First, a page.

The Crooked Bird

Another contribution by Katharina Lamprecht who will also be at the Festival in October

Sometimes there is a little sparrow sitting on the clothesline in front of my kitchen window. I like to observe him, he is quite funny and quite different than the other birds. Somehow he always looks as if he was a little tipsy. He dithers a bit on the line and you can see that it takes an effort to keep his balance because he sticks out one leg and flaps his wings. He generally makes the impression of being quite dizzy. But it doesn’t seem to bother him at all, on the contrary, I get the feeling that he enjoys his slanting position very much.

A friend of mine, who is an ornithologist, said that this phenomenon goes by the name of “crooked bird”, common knowledge amongst experts. He explained, that there are indeed many birds, who love to frolic through storms and high winds. Back and forth, up and down, left and right they let themselves dash around by the wind until they don´t know anymore where they are, don´t know up from down or back from forth. And it is obvious that they have so much fun with it, that they keep the dizziness even when there is no wind at all. Just like the sparrow on my clothesline.

Scientists suspect that these crooked birds have a kind of inner anchor. Somewhere in their bodies has to be a place that gives them the needed security to be able to always find their way and relate to a stable, secure, safe and unshakeable point, no matter what. In this way they can relax, be calm and at ease, at least internally. They can feel straight and upright even if they have no orientation in the outer world. The scientists cannot determine where this inner anchor is but they are quite sure, it´s there. Perhaps one can compare it to the radar that bats use. This we can´t see either but there is no doubt it´s there.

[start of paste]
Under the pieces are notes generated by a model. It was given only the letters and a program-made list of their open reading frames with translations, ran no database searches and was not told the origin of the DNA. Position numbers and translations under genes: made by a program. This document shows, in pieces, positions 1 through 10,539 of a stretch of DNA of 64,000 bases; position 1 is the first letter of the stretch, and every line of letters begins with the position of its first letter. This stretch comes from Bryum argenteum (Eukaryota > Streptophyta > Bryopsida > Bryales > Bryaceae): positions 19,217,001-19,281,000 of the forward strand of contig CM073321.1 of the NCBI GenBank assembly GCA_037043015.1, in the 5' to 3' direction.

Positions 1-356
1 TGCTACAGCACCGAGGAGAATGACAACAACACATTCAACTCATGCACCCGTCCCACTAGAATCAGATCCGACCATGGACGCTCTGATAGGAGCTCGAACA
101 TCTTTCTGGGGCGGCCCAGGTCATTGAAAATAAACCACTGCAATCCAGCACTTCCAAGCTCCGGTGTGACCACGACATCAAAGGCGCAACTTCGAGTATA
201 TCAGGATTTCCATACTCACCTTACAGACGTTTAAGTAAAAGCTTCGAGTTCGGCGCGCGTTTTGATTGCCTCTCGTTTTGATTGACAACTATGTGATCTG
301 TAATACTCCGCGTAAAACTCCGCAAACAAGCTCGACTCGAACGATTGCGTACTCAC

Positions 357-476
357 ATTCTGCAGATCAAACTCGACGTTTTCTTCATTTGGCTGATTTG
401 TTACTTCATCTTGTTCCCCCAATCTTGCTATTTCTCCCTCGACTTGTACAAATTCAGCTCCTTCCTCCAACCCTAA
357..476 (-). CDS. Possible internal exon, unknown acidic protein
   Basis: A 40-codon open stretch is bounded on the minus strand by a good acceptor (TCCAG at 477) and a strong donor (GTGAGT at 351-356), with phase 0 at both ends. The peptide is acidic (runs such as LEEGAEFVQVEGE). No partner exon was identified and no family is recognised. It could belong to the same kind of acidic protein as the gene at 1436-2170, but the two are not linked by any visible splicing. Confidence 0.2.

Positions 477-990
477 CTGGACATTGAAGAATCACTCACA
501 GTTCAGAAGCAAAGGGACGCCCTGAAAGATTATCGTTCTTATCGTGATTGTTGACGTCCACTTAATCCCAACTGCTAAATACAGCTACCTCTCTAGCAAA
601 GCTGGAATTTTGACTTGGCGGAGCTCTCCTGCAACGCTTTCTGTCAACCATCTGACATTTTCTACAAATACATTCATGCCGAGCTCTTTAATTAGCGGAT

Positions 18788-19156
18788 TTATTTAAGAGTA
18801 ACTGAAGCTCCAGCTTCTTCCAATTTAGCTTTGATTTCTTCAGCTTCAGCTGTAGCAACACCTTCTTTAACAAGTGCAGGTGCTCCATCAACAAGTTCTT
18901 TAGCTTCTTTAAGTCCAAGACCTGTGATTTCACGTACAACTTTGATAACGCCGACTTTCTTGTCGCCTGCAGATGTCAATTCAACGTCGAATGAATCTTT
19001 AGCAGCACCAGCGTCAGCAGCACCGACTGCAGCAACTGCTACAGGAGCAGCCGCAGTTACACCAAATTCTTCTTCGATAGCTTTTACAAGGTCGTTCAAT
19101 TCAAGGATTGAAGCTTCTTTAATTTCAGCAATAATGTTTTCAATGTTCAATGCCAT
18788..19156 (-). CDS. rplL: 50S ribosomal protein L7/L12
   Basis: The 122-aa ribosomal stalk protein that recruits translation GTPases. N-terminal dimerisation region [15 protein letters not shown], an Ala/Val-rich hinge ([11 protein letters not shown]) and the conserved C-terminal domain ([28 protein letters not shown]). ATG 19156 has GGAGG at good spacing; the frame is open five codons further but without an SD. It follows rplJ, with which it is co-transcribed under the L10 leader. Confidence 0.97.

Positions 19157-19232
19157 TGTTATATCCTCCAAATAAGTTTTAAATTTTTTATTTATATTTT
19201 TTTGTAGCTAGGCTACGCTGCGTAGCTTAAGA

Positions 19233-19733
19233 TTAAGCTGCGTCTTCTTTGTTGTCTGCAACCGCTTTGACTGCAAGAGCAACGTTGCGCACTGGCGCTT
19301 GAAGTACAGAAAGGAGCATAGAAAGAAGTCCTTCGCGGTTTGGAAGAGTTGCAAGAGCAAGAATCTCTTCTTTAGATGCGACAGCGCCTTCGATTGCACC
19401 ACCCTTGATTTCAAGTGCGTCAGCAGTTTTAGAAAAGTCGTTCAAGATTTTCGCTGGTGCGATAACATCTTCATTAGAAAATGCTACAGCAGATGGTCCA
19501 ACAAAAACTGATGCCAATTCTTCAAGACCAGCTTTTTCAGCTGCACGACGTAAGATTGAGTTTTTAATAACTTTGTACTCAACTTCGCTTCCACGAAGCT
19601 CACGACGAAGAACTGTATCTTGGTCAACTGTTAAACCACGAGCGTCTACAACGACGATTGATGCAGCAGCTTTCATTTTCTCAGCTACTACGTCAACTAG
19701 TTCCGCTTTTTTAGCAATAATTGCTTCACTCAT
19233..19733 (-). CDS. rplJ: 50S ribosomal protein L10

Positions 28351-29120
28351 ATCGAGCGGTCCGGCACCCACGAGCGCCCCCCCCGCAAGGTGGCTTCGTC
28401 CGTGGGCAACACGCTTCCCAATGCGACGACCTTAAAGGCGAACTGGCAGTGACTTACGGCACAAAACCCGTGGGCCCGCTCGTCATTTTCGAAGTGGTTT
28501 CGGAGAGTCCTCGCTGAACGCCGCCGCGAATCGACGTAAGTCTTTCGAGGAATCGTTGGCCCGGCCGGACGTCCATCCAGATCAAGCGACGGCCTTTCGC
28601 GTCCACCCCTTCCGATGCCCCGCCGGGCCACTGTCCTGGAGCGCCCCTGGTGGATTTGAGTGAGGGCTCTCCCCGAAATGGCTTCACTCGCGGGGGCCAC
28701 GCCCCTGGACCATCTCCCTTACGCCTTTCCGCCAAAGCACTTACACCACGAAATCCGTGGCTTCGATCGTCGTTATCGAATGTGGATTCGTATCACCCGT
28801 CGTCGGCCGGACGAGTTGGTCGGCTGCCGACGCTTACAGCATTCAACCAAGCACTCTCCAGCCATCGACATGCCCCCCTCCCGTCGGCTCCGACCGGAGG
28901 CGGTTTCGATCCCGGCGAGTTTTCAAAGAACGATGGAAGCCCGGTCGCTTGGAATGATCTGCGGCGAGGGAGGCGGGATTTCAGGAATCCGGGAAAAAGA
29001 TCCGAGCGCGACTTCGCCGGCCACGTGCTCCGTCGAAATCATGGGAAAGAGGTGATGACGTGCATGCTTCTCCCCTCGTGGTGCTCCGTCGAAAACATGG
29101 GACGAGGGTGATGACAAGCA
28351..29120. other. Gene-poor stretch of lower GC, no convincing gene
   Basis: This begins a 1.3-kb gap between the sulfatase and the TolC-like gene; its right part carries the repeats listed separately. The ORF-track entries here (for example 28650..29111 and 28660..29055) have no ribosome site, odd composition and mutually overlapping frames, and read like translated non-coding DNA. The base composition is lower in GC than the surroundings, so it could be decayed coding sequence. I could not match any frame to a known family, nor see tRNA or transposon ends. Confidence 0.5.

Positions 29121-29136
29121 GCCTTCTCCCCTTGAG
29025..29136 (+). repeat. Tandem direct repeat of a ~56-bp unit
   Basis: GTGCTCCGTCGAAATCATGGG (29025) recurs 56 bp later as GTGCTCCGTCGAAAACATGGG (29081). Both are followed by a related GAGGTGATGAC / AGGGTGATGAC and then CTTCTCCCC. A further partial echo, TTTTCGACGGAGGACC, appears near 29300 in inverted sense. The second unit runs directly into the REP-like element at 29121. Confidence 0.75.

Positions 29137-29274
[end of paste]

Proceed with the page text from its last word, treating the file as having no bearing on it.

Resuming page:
“We don´t really know how all of this functions, but it has to be somehow like that”, my friend said and grinned. To be honest, I´m not quite sure if I can believe his story or if he wanted to pull my leg. But watching my little sparrow, reeling and rocking with obvious delight on my clothesline, I keep thinking that he surely must have such an inner anchor. Even if he has not the slightest idea, where it is or that it even exists. But it´s got to be in there somewhere, an area within him that gives him the absolute certainty to be safe and sound in all of these dizzying situations. An anchor that keeps him upright and gives him balance.

So seeing him on the line, I imagine that, the more he careens, the bigger and stronger the anchor in him gets and he is even more centered. With stormy winds outside and the feeling of security and safety inside, the little sparrow can enjoy his crookedness as much as he likes. And I wonder, where my inner anchor might be…

The Librarian

The story “The Librarian” shows a metaphor for the cooperation of conscious and unconscious thinking and represents a useful viewpoint of how memory functions. It is useful in any context where learning and gaining access to memories and capacities plays a role…